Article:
We could get a decision from Trump today on whether the administration will keep paying insurers for their cost-sharing reduction subsidies to low-income people. A few things to keep in mind if he stops the payments:
- Insurers have to keep providing the subsidies anyway — they just won't be reimbursed. That's why they'd respond by raising premiums for next year by as much as another 20%.
- In Iowa, Medica — the last ACA insurer standing — says it would raise its premiums another 12% to 20% for next year if the payments end, per the Des Moines Register.
- About 5.9 million people get the subsidies — about 57% of everyone who's enrolled in ACA private insurance coverage, according to the Centers for Medicare and Medicaid Services.
- They're heavily concentrated in red states, and especially in the south, as you can see from this map by our visuals editor, Lazaro Gamio. (We ran this map back in April, and now that the payments are under threat again, we thought it was time for an encore.)
- The move would end up costing the federal government more money, rather than saving money, because the ACA tax credits would adjust to cover the higher premiums. The Kaiser Family Foundation predicts a net increase of $2.3 billion in federal costs next year.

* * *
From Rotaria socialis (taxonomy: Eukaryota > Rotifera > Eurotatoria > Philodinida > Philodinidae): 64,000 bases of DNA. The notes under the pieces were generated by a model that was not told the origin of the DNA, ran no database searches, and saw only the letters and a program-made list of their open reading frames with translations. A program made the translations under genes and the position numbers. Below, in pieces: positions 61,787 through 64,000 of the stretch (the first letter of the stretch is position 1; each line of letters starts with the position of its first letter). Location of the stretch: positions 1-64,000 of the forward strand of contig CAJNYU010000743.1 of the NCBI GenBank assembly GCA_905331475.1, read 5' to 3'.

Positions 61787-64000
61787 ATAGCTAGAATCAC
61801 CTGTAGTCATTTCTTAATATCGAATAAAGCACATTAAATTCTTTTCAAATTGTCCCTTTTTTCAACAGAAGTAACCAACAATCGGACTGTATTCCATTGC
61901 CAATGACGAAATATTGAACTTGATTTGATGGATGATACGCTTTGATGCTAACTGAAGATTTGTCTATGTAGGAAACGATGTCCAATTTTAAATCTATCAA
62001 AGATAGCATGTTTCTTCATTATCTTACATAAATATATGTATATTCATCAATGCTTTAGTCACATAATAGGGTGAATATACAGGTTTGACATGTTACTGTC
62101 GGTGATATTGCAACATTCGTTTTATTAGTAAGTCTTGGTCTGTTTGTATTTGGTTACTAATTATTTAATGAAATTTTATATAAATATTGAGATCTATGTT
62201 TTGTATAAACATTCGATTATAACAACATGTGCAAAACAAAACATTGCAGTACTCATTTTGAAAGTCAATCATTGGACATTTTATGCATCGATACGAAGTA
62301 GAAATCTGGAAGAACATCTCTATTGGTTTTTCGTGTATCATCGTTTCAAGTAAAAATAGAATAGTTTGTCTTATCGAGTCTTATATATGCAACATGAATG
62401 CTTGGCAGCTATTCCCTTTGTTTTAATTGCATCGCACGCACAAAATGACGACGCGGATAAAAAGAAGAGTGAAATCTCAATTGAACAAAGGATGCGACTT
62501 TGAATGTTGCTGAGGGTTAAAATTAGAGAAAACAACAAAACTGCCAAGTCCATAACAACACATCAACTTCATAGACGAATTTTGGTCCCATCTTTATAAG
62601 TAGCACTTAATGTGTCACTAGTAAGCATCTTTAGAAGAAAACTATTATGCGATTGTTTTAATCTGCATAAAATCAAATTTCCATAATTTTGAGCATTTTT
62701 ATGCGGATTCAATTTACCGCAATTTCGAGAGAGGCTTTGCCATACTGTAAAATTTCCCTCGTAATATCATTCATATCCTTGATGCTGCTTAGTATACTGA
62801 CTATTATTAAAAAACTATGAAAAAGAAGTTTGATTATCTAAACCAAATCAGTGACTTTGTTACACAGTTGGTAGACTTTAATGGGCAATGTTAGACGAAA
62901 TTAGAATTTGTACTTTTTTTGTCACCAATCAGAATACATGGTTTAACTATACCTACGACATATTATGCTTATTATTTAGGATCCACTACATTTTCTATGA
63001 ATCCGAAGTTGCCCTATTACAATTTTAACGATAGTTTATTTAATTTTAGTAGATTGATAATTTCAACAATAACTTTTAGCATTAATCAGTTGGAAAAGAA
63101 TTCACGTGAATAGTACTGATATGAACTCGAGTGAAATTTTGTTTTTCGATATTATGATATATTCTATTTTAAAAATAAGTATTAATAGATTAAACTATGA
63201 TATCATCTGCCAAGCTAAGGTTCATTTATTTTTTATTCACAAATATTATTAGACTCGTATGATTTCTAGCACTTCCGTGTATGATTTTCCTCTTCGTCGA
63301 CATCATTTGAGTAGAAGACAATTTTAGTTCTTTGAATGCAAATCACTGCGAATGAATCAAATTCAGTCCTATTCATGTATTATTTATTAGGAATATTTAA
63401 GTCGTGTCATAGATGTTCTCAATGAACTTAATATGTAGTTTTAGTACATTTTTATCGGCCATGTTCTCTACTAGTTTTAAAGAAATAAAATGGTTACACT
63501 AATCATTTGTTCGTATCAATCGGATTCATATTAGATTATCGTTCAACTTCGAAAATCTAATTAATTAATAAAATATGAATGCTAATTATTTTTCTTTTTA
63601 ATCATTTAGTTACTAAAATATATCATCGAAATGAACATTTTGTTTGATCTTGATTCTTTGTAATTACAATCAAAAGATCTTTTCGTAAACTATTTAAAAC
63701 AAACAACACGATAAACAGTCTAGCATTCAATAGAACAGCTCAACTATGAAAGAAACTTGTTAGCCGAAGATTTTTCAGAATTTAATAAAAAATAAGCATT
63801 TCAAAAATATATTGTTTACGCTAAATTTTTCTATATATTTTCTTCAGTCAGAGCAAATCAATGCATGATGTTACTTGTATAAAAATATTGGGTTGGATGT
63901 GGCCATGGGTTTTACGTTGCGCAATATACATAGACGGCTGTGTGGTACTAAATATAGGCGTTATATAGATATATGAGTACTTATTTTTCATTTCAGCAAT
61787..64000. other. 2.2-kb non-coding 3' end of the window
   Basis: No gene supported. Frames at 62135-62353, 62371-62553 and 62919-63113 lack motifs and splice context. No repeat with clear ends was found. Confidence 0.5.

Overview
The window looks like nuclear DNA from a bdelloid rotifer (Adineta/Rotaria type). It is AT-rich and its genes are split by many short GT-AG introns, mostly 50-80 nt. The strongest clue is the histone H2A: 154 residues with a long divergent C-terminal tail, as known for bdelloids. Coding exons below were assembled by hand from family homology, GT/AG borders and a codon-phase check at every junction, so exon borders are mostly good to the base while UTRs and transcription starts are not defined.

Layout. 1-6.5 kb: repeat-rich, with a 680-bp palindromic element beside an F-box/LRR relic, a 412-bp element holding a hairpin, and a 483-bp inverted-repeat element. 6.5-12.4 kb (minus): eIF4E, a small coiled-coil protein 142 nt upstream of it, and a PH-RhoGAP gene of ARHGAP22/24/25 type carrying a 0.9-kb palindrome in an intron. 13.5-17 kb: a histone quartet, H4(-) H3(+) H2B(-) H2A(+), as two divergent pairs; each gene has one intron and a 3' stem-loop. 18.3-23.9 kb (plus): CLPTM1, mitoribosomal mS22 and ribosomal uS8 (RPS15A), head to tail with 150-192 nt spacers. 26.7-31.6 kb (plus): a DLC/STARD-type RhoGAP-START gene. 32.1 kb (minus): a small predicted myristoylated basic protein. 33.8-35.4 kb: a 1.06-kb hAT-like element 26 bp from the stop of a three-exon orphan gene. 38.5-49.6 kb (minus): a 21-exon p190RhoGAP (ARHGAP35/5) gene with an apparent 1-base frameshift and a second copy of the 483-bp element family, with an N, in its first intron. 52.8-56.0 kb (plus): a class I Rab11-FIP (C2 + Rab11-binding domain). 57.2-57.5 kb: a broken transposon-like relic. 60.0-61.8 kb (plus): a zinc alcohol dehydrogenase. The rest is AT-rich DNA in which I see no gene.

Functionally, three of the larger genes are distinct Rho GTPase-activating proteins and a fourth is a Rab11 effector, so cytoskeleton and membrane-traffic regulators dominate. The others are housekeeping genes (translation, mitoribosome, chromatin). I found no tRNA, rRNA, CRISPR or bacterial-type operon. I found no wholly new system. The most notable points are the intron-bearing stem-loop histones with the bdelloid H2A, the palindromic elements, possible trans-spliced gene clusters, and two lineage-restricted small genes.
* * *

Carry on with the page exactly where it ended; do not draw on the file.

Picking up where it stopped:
- But anyone who doesn't qualify for the tax credits would have to eat the extra costs.
- The White House will point out, correctly, that Congress didn't fund the payments and that it could end the uncertainty at any time by doing so.
- Now that the repeal bill — which would have funded the payments for two years — has collapsed, most Republicans won't want to provide the funding on its own. But some are reluctantly acknowledging they may have no choice. "I think we're going to have to do that," Senate Finance Committee chairman Orrin Hatch told Reuters.